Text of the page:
And in the middle of all that, there’s a little nod to Falcon from the Marvel movies.

So yeah, Ring Shout is a lot of fun, and I cannot wait for Clark’s debut novel next year.

book cover
Title: Ring Shout
By: P Djèlí Clark
Purchase links:
Amazon UK
Amazon US UK
See here for information about buying books though Salon Futura

The First Sister

The First SisterThis one is a science fiction debut. It is solar system based, but sufficiently far removed from our time to feel more like space opera than The Quiet War or The Expanse.

There are two major civilisations. Let’s start with the Icarii, who control Mercury and Venus. Their society is essentially capitalist, with a strong arts and science interest. Wealthy Icarii are extensively engineered in the womb to look beautiful. They have made all sorts of technological advances. The top military agents are “duellists” — pairs of elegant warriors with programmable blades, telepathically linked via devices implanted in their skulls.

Our viewpoint character is Lito sol Lucius. He’s a kid from the lower reaches of Cytherea, the main city on Venus, who by strength of will and talent has made it into the duellist corps. Up until recently, he was partnered with Hiro val Akira, but following the conquest of Ceres by the enemy the pair have been separated. Hiro is the black sheep of the immensely wealthy Akira family who control much of Venusian industry. They are non-binary, and show little interest in becoming a cog in the family machine. This does not please Akira’s autocratic father one bit.

As for the enemy, that would be the Geans, who control Mars and Earth (though the latter seems not to be in a fit state for much inhabitation). They have a much more authoritarian society, controlled by two major organisations, the military and the church. However, this is not a church we would recognise. It worships a mother goddess, and its priestesses are seconded to the military as spiritual counsellors, confessors, and providers of sexual services.

Our other main character is the titular First Sister. She has no name, nor a voice. Both were taken from her when she entered the priesthood. As First Sister of the battleship Juno, she has been the exclusive companion of Captain Deluca. He is due to retire from service, and has promised to take her with him. But something goes wrong and the First Sister finds herself stuck on the Juno with a new Captain, Saito Ren. Captain Ren is a former Ironskin pilot (think clunky Iron Man suits in space) and the hero of the conquest of Ceres, but she was badly wounded in the battle, losing and arm and a leg. Gean bioscience is well behind that of the Icarii so she has fairly crude prosthetics.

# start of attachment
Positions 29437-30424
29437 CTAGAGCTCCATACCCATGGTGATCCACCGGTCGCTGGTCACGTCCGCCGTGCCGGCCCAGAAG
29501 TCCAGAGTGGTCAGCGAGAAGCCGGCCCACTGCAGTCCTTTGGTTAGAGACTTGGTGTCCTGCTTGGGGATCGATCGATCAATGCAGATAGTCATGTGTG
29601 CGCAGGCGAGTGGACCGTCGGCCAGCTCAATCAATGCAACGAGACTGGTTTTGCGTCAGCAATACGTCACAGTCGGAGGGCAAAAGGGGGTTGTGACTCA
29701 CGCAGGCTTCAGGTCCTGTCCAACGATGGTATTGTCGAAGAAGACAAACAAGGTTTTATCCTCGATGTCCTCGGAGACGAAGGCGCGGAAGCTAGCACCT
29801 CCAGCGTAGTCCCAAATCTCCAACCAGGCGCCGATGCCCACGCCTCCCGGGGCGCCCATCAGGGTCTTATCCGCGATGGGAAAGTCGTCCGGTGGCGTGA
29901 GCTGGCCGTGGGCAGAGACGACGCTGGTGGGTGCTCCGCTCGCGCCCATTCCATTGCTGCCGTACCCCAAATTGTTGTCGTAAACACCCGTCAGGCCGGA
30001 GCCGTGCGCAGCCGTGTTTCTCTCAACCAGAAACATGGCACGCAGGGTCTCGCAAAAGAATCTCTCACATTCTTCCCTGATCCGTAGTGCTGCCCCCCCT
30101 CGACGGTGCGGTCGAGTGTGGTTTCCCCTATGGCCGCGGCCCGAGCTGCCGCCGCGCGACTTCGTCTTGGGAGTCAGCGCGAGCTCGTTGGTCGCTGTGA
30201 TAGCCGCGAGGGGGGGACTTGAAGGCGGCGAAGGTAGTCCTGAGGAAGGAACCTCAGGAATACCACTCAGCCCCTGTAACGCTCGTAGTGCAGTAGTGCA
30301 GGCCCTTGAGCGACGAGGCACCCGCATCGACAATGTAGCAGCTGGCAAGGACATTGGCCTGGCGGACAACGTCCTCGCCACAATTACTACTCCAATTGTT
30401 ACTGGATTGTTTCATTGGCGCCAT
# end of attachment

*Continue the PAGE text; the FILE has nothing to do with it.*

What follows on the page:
There is one other important aspect to this future world, the Asters. They are an offshoot of humanity, evolved to live in the asteroid belt, and deemed subhuman by both Icarii and Geans. They form an underclass for both civilisations, not quite slaves, but with no hope of social advancement.

There are the Synthetics too, but they have gone off to live beyond Jupiter and promised faithfully to destroy any humans who trespass on their territory. I presume we’ll meet them in a future novel.

That’s the world that Linden A Lewis has created for The First Sister. The plot is essentially one of espionage. Both main characters are agents of their governments. Lito is given a new partner and sent back to Ceres with a mission to assassinate The Mother, the head of the Gean church. The First Sister is asked to spy on Captain Ren because in a society like the Gaens you can bet that the two organs of state are always plotting against each other. One of the beauties of the book is the way in which Lewis has both protagonists trapped by their superiors into doing things they strongly dislike because the costs of disobedience are even more horrific.

Having noted that one of the lead characters was in enforced sexual slavery, I was a little worried that the book would contain a lot of sexual violence. I’m happy to say that’s not the case. Obviously the priestesses are exploited, but they perform other functions as well as they are shown learning skills to navigate the situation rather than just being painted as victims.

I have found that the secret of smiling even if you don’t feel like it is to focus on something else instead of where you’re looking. I imagine my harboured daydreams of living on solid, gravity-controlled land with a house and a little garden of my own, grown for the glory of the Goddess in peaceful quietude. That always makes me smile trues, so when Jones looks at me, he sees love and thinks it’s for him.

Something else I liked about the book is the occasional attention to architectural detail.

The building’s stocky construction favors the Gean Modernist style. The bottom floors curve with the elegance of florals, punctuated by jutting spurs reminiscent of bones. The walls shimmer with ceramic scales as iridescent as an insect’s wings in soft pinks and blues. The double door handles taper in the middle from the swelled knots on the ends like a human femur. On the second floor, balconies protrude with the sharpness of a jawbone. The windows are bare ports, no two the same, and split as natural rock would be. Each opening is filled with grasping green plants that climb upward or dangle to the floor below.

I suspect that Gean Modernist architecture owes a certain amount to the influence of Gaudi.